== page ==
Tomorrow (or Sunday, depending on where you live) is the Solemnity of the Ascension. This is the Christian teaching that Jesus bodily ascended into Heaven 40 days after He died. (How He accomplished this is unknown, and is irrelevant. God is not subject to the physical laws He created.)
What is important about this is in doing so He opened Heaven to all who believe in Him, a Heaven that had been closed since the Fall of Adam and Eve. Heaven was barred to us due to our First Parent’s arrogant decision that they could be just like God and decide what is right and what is wrong for themselves. Jesus paid our price for their sin. And now Heaven is open again.
He had said that this was necessary for another reason. Without His leaving, the Advocate would not be able to come. Who, or what, is the Advocate? It is the Holy Spirit, the Third Person of the Holy Trinity. It is the source and guide for each of us, the ‘inner promptings’ that we sometimes receive that encourages us to do a certain thing. Our conscience is guided by it.
Our alcoholism made it impossible for us to pay attention to what the Holy Spirit tells us. Distractions from the world around us and from our own inner turmoil prevent us from hearing the ‘still, small voice’ that is the will of God caring for us.
Prayer and a disciplined life (living moderately and responsibly) helps us to keep in tune with the Holy Spirit’s promptings.
But the Ascension, important as it was for the Holy Spirit to descend upon the Earth (10 days later on the Solemnity of Pentecost), how does it relate to our sobriety?
Jesus had completed the task for which He incarnated Himself. He came down to Earth to die. He had done this, along with leaving behind a body of teachings to live by. He also established a Church to safeguard and defend those teachings until He returns. The Holy Spirit’s chief task is to prevent that Church from teaching error in matters of doctrine and dogma. It doesn’t prevent that Church or its members from behaving sinfully, after all, the Church is composed of sinners. But we have the guarantee that where the Church speaks on Faith and Morals in line with the Gospel of Jesus Christ, the Holy Spirit protects the Church’s voice, namely, the Pope. We have an assured guide when we are confused, or when our moral compass is not pointing True North.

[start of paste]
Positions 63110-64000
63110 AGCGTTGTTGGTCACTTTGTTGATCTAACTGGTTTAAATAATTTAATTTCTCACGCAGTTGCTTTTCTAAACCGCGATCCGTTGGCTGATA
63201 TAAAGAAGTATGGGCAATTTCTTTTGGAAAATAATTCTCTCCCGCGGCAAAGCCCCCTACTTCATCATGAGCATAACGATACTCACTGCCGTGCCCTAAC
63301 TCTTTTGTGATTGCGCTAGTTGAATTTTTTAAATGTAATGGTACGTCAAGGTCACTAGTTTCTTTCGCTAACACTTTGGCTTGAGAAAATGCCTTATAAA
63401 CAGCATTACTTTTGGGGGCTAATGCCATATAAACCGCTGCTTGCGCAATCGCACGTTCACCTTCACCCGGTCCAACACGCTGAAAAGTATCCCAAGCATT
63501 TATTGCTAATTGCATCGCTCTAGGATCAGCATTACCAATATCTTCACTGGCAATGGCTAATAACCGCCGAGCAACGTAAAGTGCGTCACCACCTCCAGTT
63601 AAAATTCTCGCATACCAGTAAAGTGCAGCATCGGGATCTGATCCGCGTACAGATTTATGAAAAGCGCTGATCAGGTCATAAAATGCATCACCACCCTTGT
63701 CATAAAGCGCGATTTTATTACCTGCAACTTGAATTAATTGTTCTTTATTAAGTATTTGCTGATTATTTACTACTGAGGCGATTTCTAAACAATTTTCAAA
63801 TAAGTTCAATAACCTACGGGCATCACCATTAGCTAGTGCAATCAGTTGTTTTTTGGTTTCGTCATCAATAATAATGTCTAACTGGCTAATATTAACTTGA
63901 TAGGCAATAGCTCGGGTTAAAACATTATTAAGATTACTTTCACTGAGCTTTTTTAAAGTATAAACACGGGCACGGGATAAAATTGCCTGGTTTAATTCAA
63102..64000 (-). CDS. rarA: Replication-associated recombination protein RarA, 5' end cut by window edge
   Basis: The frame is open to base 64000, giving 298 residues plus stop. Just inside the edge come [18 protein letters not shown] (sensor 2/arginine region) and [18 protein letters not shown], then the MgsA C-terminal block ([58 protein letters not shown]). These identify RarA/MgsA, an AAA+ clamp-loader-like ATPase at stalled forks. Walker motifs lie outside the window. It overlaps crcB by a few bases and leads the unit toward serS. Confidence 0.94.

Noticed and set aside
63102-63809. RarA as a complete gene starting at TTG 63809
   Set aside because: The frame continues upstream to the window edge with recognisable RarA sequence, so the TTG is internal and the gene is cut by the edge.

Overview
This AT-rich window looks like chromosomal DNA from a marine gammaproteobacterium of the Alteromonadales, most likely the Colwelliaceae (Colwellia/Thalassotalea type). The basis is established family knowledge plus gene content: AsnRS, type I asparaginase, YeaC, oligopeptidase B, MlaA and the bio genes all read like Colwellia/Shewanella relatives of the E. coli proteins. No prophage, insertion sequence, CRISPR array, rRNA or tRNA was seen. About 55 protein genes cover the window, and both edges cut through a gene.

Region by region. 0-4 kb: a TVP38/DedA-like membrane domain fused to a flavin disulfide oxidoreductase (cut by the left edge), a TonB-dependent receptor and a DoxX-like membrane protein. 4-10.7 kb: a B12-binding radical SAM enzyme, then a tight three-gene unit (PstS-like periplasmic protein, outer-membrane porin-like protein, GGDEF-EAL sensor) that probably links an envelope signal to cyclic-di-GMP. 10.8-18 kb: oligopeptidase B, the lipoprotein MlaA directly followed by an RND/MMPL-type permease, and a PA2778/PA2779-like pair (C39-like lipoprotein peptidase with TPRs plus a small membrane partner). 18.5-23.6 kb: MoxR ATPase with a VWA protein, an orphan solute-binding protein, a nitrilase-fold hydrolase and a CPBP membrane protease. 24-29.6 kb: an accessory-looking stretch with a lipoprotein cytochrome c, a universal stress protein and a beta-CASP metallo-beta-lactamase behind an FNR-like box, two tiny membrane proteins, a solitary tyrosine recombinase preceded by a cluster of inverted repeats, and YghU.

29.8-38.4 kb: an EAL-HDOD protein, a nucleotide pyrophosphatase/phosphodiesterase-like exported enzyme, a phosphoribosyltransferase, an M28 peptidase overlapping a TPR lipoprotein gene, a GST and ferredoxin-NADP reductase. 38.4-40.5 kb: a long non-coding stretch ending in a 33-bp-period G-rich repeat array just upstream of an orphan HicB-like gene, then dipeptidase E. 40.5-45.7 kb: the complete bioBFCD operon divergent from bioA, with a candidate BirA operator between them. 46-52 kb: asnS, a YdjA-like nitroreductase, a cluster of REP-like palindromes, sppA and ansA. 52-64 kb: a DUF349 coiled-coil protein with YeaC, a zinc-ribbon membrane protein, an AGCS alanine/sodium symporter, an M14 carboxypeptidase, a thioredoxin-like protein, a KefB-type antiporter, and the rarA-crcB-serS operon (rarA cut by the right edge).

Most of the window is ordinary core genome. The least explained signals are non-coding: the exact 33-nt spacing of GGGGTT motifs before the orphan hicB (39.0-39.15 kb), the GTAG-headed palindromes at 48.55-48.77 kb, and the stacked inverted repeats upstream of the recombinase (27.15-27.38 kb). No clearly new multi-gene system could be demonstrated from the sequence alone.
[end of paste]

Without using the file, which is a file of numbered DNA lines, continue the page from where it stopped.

If we are sober then we have completed a task. We have stopped drinking. Our alcoholic self has essentially died, and a new person is born. That person is now open to clearly an willingly receive the graces and guidance that the Holy Spirit offers, and we as Catholics can receive the Body and Blood of Christ in Holy Communion. Jesus died and lives in us in the sacramental nature of the Eucharist, and through this union we can better live out our Baptismal promises of rejecting Satan and sin. If we were Confirmed in the Faith as young adults we can grow more deeply in the Holy Spirit and spiritually develop in ways that those who adhere to a more secular way of living are puzzled and confused over. They need false and valueless stimuli as TV and and other worldly crutches to cope with the day.
Pray to Jesus, go to Mass and receive Holy Comunion, if you can. And start preparing for Pentecost, which comes in 10 day’s time.Know someone, perhaps yourself, who might like Catholic devotionals for alcoholics? Please take a look at my books! (Thank you!!)"The Stations of the Cross for Alcoholics"